Kushal Das

FOSS and life. Kushal Das talks here.


Introducing Tumpa, to make OpenPGP simple with smartcards

Generating OpenPGP keys in an offline air-gapped system and then moving them into a smart card is always a difficult task for me. To remember the steps and command-line options of gpg2 correctly and then following them in the same order is difficult, and I had trouble enough number of times in doing so when I think about someone who is not into the command line that much, how difficult these steps are for them.

While having a chat with Saptak a few weeks ago, we came up with the idea of writing a small desktop tool to help. I started adding more features into my Johnnycanencrypt for the same. The OpenPGP operations are possible due to the amazing Sequoia project.

Introducing Tumpa

The work on the main application started during the holiday break, and today I am happy to release 0.1.0 version of Tumpa to make specific OpenPGP operations simple to use. It uses Johnnycanencrypt inside, and does not depend on the gpg.

Here is a small demo of the application running in a Tails (VM) environment. I am creating a new OpenPGP key with encryption and signing subkeys, and then putting them into a Yubikey. We are also setting the card holder's name via our tool.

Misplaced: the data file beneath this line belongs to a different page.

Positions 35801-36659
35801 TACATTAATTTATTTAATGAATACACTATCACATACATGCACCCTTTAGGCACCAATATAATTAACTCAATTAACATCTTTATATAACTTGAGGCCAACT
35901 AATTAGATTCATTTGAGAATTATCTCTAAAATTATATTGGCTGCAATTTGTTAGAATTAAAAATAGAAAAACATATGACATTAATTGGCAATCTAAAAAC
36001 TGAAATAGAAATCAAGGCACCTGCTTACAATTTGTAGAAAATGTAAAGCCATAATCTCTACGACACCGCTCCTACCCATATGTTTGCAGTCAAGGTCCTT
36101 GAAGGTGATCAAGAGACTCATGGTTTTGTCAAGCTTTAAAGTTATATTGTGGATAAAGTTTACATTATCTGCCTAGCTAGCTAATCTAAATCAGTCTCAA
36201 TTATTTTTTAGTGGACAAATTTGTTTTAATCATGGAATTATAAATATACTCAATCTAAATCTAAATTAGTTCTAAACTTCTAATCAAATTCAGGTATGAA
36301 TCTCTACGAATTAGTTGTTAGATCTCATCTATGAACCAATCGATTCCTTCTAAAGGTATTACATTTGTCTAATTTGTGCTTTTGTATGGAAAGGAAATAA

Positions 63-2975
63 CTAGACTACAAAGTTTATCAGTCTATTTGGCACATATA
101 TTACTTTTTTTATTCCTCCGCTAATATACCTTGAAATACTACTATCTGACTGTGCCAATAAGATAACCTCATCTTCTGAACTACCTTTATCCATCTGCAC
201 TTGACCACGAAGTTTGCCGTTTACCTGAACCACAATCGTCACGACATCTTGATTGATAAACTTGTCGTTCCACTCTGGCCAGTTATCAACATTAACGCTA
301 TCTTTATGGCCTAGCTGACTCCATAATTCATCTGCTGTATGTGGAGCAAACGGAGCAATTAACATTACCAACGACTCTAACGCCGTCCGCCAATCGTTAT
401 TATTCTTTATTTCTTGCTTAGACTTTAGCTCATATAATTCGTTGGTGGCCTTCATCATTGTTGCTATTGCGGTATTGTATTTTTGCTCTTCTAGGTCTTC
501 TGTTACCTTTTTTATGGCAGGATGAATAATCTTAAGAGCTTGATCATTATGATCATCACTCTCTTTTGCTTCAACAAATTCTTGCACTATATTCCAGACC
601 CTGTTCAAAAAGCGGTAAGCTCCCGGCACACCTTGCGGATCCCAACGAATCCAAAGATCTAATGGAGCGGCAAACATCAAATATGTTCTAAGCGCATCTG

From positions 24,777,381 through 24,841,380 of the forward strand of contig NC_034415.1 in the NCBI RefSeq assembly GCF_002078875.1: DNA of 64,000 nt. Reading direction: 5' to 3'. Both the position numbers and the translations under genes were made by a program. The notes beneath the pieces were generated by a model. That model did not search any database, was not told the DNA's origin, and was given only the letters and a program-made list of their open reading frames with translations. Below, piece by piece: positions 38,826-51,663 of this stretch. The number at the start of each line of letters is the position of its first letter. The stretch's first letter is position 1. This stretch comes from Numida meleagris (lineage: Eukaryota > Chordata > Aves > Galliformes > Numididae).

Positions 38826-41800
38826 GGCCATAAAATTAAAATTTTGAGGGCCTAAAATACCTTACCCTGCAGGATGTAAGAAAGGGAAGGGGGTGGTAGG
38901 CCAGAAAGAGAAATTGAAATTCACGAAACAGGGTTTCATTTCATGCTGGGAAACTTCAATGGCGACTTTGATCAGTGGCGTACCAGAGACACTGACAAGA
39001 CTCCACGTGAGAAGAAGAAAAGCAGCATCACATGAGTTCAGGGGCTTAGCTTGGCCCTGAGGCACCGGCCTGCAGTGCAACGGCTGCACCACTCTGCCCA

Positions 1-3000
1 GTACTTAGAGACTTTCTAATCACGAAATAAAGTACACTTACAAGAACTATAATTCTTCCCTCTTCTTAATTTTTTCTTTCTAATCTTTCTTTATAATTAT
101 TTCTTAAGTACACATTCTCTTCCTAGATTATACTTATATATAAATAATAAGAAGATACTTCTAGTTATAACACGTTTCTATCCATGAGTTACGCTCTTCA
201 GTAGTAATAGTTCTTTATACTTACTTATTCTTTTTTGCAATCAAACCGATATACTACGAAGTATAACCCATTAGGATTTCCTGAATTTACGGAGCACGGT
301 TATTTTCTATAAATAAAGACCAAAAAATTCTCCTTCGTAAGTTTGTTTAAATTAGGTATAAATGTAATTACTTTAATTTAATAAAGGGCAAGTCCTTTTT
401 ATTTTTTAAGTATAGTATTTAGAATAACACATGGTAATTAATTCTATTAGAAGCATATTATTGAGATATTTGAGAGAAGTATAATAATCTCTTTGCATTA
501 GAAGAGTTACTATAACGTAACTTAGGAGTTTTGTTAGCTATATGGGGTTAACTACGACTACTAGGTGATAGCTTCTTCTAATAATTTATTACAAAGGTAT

Tumpa demo

We can also reset any Yubikey with just a click.

Reset Yubikey

You can download the Debian Buster package for Tails from the release page from Github. You can run from the source in Mac or Fedora too. But, if you are doing any real key generation, then you should try to do it in an air-gapped system.

You can install the package as dpkg -i ./tumpa_0.1.0+buster+nmu1_all.deb inside of Tails.

What are the current available features?

  • We can create a new OpenPGP key along with selected subkeys using Curve25519. By default, the tool will add three years for the expiration of the subkeys.
  • We can move the subkeys to a smart card. We tested only against Yubikeys as that is what we have.
  • We can set the name and public key URL on the card.
  • We can set the user pin and the admin pin of the smart card
  • We can reset a Yubikey.
  • We can export the public key for a selected key.

What is next?